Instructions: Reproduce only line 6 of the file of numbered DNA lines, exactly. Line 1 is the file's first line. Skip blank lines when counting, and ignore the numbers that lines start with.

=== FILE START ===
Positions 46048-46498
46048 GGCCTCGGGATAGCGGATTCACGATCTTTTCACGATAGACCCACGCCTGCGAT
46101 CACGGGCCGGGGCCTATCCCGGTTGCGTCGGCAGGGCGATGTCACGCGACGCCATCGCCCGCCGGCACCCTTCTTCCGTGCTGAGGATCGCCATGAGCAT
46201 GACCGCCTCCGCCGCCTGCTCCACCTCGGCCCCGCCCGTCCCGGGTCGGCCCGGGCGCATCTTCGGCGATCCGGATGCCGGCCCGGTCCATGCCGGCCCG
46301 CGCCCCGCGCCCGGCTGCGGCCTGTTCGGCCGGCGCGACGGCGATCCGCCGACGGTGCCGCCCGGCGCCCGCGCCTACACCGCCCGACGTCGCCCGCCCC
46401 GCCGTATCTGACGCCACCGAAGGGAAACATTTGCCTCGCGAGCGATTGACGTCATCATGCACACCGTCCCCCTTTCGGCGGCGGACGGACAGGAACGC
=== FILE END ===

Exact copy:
46401 GCCGTATCTGACGCCACCGAAGGGAAACATTTGCCTCGCGAGCGATTGACGTCATCATGCACACCGTCCCCCTTTCGGCGGCGGACGGACAGGAACGC